By: Frances Kitt

On Oct. 18 the 19th National Congress of the Chinese Communist Party will kick off, and the

Photo Credit: Corbis/達志影像

new makeup of the Politburo Standing Committee (PSC) will be revealed. The policy direction and success of President Xi Jinping’s next term depend on who makes the cut.

A mostly informal set of rules govern eligibility for a spot on the PSC. One important convention holds that promotion to or retention on the committee is dictated by the candidate’s age when the National Congress is held. This precedent, started and upheld since 2002, is encapsulated by the catchphrase “seven up, eight down” (七上八下) — if a candidate is 67 at the time of the Congress, they may advance upwards in the ranks. If a candidate is 68 or older, they probably expect to be retired.

In theory, this norm precludes five out of seven members from staying on the PSC this October. According to the age norm, only one member of the PSC (apart from Xi, aged 64) will not be of retirement age come October: China’s second-in-command, Premier Li Keqiang, who is 62.

If the age precedent is upheld, which candidates will fill the remaining five spots in China’s leadership? How will the leadership line-up change? What the age rule means in practice has sparked a flurry of speculation in the run-up to the National Congress — but perhaps a more illuminating question is whether Xi will uphold the “seven up, eight down” convention at all.    [FULL  STORY]

Apart from China’s rhetoric and actions, China’s domestic transition towards a green, low carbon economy will serve as the best explanation for its ambitions in Antarctica.

The News Lens
Date: 2017/08/28
By: Jiliang Chen

Concerns raised by China’s promulgation of the term “use” or “utilization” in its Antarctic diplomacy is causing mistrust in Antarctic governance.

The main cause for concern for some in the international community is China’s status as a “resource hungry nation” that craves fossil fuels and minerals to feed its growing economy. In the context of the Antarctic, China’s long-term interest in the region may be motivated by the fact that the 1998 Protocol on Environmental Protection to the Antarctic Treaty (the Madrid Protocol) will be up for review in 2048, which will include discussion of mining operations beginning in Antarctica.

Adding to this concern is the ambiguity surrounding China’s Antarctic agenda. China does not have comprehensive legislation or an official strategy for Antarctica. Deng Xiaoping(鄧小平)’s 1980s slogan “contribute to mankind’s peaceful use of Antarctica”(為人類和平利用南極做出貢獻), which the former leader used to capture China’s position on the region, can be widely interpreted. China has so far employed the term “rational use” as a reason to block negotiations on marine protected areas under the Convention for the Conservation of Antarctic Marine Living Resources (CCAMLR). The term “use” in Chinese domestic laws — such as in the Law on the Protection of Wild Life — is controversial and associated with the poor practice.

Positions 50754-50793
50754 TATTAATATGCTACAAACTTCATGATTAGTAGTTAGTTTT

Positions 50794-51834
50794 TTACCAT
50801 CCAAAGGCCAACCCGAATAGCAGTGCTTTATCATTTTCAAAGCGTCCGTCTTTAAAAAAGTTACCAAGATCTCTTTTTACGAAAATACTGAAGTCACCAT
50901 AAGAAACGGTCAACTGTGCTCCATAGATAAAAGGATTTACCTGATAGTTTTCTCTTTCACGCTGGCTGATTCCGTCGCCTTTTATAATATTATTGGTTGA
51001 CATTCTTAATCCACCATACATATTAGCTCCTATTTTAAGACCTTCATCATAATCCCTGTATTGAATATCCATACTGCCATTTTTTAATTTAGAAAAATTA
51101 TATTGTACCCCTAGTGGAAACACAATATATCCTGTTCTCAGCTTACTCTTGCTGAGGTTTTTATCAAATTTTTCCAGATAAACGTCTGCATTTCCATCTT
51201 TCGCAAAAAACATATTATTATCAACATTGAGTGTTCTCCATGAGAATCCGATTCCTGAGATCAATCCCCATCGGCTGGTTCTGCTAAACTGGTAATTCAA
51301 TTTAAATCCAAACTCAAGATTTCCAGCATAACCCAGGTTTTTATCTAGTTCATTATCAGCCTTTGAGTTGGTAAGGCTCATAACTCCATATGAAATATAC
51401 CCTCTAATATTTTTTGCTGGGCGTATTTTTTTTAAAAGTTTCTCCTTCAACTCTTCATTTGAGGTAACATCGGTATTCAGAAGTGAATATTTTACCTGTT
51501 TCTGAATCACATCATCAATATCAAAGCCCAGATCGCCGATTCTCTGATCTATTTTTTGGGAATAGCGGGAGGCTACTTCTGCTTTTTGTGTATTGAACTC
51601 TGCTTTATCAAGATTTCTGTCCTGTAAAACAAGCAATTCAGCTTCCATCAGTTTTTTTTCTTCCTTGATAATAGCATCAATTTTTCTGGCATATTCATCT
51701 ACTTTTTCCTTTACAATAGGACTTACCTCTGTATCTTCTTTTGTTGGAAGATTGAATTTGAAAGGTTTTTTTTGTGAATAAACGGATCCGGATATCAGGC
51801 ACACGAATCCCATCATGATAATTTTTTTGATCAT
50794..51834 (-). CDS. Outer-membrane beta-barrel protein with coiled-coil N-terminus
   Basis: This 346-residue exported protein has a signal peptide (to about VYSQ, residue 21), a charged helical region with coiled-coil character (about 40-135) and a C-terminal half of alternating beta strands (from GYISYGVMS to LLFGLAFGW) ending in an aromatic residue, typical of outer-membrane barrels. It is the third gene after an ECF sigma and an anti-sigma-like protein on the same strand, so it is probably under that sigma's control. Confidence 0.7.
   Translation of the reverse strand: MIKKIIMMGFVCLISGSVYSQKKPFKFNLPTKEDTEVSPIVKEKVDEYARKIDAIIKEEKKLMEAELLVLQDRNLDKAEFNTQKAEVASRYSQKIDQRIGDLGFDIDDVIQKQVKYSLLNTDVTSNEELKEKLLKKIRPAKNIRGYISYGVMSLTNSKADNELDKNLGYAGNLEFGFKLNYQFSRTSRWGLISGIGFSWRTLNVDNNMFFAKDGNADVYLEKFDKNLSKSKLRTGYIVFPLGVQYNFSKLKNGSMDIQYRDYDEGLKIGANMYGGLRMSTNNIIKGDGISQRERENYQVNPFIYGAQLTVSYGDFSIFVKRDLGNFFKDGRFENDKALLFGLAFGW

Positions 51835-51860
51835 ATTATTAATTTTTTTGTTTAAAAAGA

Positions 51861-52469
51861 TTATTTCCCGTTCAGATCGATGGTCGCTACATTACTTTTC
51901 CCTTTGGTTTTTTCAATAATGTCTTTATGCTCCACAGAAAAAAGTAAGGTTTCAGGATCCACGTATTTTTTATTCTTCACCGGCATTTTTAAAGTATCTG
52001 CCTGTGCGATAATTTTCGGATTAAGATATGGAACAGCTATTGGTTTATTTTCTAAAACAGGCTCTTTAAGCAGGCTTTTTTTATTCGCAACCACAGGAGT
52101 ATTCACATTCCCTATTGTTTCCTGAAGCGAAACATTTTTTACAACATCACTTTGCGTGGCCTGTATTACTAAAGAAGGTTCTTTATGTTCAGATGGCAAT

But does China actually have any ambitions to re-shape the Antarctic Treaty System (ATS) into a regime for resource exploitation?

China’s hunger for resources is driven by the need to fuel its rapidly growing economy. China’s economy is export driven, which means part of its demand for raw material originates from the consumption of other countries. Domestic demand for a better living also contributes to growth. But the need for natural resources will stagnate when China’s population peaks in the 2030s as predicted.    [FULL  STORY]

The percentage of people around the world who hold a favorable perception of China declined from 48 per cent in 2007 to 40 per cent in 2016.

The News Lens
Date: 2017/08/18
By: Sacha Cody

Photo Credit: Reuters/達志影像

Ten years ago, then-Chinese president Hu Jintao announced that China needed to develop its soft power. Progress is not good. The percentage of people around the world who hold a favorable perception of China declined from 48 per cent in 2007 when Hu made his announcement to 40 per cent in 2016.

Even in regions where China invests generously, things have not changed dramatically. Positive sentiment remains stable in most of Latin and Central America, and has dropped slightly across Africa. China fares much worse in Western nations. Over the same period, favorable perceptions dropped from 42 to 37 per cent in the United States and from 39 to 32 per cent in Western Europe. Only Australia has stable impressions of China: 52 per cent held a favorable view in both 2007 and 2016.

But a new ingredient has recently emerged in China’s quest for soft power — Chinese brands and their global influence. A recent study identified 30 Chinese brands that are ‘going global’ (meaning they derive a significant portion of their revenue and positive sentiment from overseas), including businesses in ‘traditional’ industries such as Lenovo and Huawei as well as newer internet and digital businesses like Alibaba and Elex.